Juliette B. Bell
Dr. Juliette B. Bell became the 15th leader of the University of Maryland Eastern Shore on July 1, 2012. Her selection culminated a two-decade journey through the ranks of higher education for the biochemist who grew up in rural Alabama.
As president, Bell immediately assumed a very public role in the life of the University of Maryland Eastern Shore, immersing herself in all things UMES, familiarizing herself with the university’s many constituencies, the lower Eastern Shore and “The Old Line State.”
From serving as grand marshal of the 2012 Princess Anne Christmas Parade to keynote speaker of the 2013 Tri-County Martin Luther King Jr. Day program, she has demonstrated a commitment to being a civic as well as academic leader. In recognition of her leadership, she was recently named one of the Top 20 Delmarva Black Women of 2013 by Delmarva African American Pride Magazine.
A hands-on administrator who stresses accountability as well as shared governance and responsibility, Bell guides the University's five schools, economic development and research initiatives, and numerous partnerships with government, military and business organizations and agencies. She oversees a $130-million public enterprise that serves some 4,500 students and employs more than 1,000 faculty and staff.
Her focus during her first year has been on aligning her senior leadership team for maximum effectiveness. Her major goals include enhancing student success and ensuring the university’s continued engagement as a research and economic development leader. To that end, she has created and filled two new senior leadership positions - provost and vice president for academic affairs and vice president for research and economic development.
Bell is a nationally recognized biochemist and scholar whose study of the enzyme responsible for linking the billions of building blocks that make DNA, the genetic code, has been critical in understanding genetic disorders and diseases that afflict humans. She has numerous presentations and published articles in scholarly journals. A prolific grant writer, she has successfully garnered over $13 million in grant funds to support her research, institutional enhancement, and student development programs such as the Research Initiative for Scientific Enhancement at Fayetteville (N.C.) State University, a program that prepares students for biomedical careers. Bell has a wealth of experience as a hands-on teacher and researcher. During her career spanning more than 20 years, she has trained and mentored hundreds of students who have gone on to obtain advanced degrees and to pursue careers in the biomedical sciences.
Throughout her career as an educator, Bell has been active in numerous community and professional organizations. She is Chair of the Livinig Marine Resources Cooperative Science Center's Board of Visitors,a member of American Association of State Colleges and Universities Committee on Undergraduate Education and the Millennium Leadership Institute Executive Committee. She also serves as a consultant to the American Association of Colleges and Universities and the National Science Foundation.
Prior to coming to the University of Maryland Eastern Shore, Bell was a professor of chemistry, Director of Biomedical Research, Dean of the College of Basic and Applied Sciences at Fayetteville State University and was its Provost and Vice Chancellor for Academic Affairs. She also served as interim Provost and Vice Chancellor for Academic Affairs at Winston-Salem State University before being appointed Provost and Vice President for Academic Affairs and professor of biochemistry at Central State University in Wilberforce, Ohio. In those roles, Bell is credited with leading significant initiatives including the development of new academic programs, international partnerships, online degrees, endowed professorships, academic restructuring, and improvements in student success outcomes.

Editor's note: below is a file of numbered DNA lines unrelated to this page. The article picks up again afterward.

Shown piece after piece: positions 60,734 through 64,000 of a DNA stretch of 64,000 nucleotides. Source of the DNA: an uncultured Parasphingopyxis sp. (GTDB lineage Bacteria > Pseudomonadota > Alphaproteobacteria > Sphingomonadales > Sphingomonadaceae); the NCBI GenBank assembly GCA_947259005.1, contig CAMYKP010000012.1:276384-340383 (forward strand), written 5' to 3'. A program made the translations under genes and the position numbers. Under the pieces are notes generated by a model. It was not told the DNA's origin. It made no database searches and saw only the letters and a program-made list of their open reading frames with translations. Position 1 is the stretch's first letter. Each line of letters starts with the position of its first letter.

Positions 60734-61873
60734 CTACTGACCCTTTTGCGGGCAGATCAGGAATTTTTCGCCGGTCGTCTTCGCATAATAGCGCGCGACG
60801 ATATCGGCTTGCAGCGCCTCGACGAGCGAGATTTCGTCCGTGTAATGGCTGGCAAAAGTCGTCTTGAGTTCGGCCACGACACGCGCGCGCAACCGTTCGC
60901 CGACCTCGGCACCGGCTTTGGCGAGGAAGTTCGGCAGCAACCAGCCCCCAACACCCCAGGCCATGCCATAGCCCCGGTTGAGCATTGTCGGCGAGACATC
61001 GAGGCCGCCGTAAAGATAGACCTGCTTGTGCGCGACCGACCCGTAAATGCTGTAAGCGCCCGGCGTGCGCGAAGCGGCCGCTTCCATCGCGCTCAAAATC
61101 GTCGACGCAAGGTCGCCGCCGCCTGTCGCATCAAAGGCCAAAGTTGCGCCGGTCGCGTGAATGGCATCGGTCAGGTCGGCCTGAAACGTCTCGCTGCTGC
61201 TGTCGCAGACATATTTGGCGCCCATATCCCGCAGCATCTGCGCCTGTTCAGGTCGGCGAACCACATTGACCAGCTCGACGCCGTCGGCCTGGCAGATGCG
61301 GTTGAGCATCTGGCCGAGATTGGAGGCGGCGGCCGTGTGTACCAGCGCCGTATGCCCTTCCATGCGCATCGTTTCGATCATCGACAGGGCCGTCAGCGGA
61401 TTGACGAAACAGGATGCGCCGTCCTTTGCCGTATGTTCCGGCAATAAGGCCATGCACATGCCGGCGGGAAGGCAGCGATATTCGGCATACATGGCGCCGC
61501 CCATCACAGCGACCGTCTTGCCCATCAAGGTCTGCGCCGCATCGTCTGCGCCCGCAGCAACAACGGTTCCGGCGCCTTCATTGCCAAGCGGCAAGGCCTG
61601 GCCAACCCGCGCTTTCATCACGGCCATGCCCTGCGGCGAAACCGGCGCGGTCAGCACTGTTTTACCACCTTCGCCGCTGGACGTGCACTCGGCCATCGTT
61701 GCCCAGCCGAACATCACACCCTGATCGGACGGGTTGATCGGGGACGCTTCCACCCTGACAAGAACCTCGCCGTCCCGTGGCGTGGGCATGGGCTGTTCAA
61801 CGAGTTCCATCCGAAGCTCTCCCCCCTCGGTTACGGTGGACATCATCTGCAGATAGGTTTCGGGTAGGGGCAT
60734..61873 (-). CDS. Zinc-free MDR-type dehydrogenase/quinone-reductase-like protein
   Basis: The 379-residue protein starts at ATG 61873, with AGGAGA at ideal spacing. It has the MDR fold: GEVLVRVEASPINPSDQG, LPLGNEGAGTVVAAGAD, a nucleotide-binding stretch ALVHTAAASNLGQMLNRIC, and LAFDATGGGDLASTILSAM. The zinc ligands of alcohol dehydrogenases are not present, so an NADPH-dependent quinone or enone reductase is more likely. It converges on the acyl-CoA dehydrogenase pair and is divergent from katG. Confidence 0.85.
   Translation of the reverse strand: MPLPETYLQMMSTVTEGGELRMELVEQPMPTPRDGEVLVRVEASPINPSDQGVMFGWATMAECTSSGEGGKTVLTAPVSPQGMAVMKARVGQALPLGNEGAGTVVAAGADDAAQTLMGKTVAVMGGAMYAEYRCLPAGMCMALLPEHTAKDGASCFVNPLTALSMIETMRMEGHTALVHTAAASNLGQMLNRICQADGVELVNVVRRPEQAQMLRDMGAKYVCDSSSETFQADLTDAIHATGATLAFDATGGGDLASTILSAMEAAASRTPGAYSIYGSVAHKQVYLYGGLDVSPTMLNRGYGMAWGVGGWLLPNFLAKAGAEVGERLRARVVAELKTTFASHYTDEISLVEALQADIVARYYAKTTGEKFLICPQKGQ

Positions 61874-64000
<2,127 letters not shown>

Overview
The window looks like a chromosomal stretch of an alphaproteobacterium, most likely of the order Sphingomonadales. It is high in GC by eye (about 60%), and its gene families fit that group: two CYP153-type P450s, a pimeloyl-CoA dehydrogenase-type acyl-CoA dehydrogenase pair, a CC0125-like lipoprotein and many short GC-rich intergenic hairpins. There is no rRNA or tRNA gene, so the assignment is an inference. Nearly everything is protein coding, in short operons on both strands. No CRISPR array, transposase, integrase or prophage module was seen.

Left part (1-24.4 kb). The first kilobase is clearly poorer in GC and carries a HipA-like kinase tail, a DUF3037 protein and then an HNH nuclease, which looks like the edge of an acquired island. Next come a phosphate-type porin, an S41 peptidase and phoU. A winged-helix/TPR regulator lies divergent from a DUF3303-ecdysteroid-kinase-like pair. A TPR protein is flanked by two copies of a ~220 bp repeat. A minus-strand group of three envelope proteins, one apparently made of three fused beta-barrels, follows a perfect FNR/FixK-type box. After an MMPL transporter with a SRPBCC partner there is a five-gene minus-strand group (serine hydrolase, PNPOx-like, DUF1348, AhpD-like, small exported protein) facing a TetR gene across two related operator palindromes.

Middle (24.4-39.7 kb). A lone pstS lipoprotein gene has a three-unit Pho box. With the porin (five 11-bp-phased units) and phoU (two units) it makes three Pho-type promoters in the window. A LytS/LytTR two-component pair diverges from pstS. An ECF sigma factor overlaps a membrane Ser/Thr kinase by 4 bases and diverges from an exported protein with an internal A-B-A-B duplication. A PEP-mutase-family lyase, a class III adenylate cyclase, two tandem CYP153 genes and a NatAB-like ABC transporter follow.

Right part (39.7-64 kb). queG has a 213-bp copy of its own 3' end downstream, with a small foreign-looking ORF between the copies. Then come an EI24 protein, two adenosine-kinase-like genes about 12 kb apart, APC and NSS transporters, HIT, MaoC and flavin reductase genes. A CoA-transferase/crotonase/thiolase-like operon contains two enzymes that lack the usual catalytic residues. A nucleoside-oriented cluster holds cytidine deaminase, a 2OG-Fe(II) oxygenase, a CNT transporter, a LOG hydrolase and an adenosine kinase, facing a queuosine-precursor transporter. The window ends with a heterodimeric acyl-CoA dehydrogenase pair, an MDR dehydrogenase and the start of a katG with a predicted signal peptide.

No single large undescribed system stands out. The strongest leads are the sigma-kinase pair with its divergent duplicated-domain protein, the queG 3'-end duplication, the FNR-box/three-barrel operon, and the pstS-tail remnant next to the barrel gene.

Bell earned a bachelor’s degree in chemistry from Talladega College, graduating as Valedictorian of her class. She went on to pursue graduate studies at Atlanta University and became one of only two African American women in the country to earn a Ph.D. in chemistry in 1987. She did post-doctoral work in biochemistry at the University of North Carolina at Chapel Hill, and worked as a senior staff fellow at the National Institute of Environmental Health Sciences in Research Triangle Park, N.C. prior to joining Fayetteville State University.
Her many national honors include the “Giant in Science” award from Quality Education for Minorities/Math Science Education (QEM/MSE) Network, The Outstanding Research Award from the National Association for Equal Opportunity in Higher Education (NAFEO), the National Role Model Citation from Minority Access, Inc., and the 2000 Millennium Award for Excellence in Teaching in Mathematics, Science, Engineering and Technology at Historically Black Colleges from the White House Initiative on Historically Black Colleges and Universities. "Defying Tradition-African American Women in Science and Technology," a 2000 exhibit at the Chicago Museum of Science and Technology, featured Bell along with nine other prominent women, including astronaut Mae Jameson and former U.S. Surgeon General Jocelyn Elders.
Bell is a graduate of the American Association of State Colleges and Universities Millennium Leadership Institute and the Harvard Institute for Education Management.
Her husband, Willie, is a retired police chief and consultant who specializes in advising college administrators on campus security. She has two adult children, Michael and Stephanie, and five grandchildren – whom she affectionately calls her “M&Ms” – Michael, Maysa, Madison, Morgan, and Mali.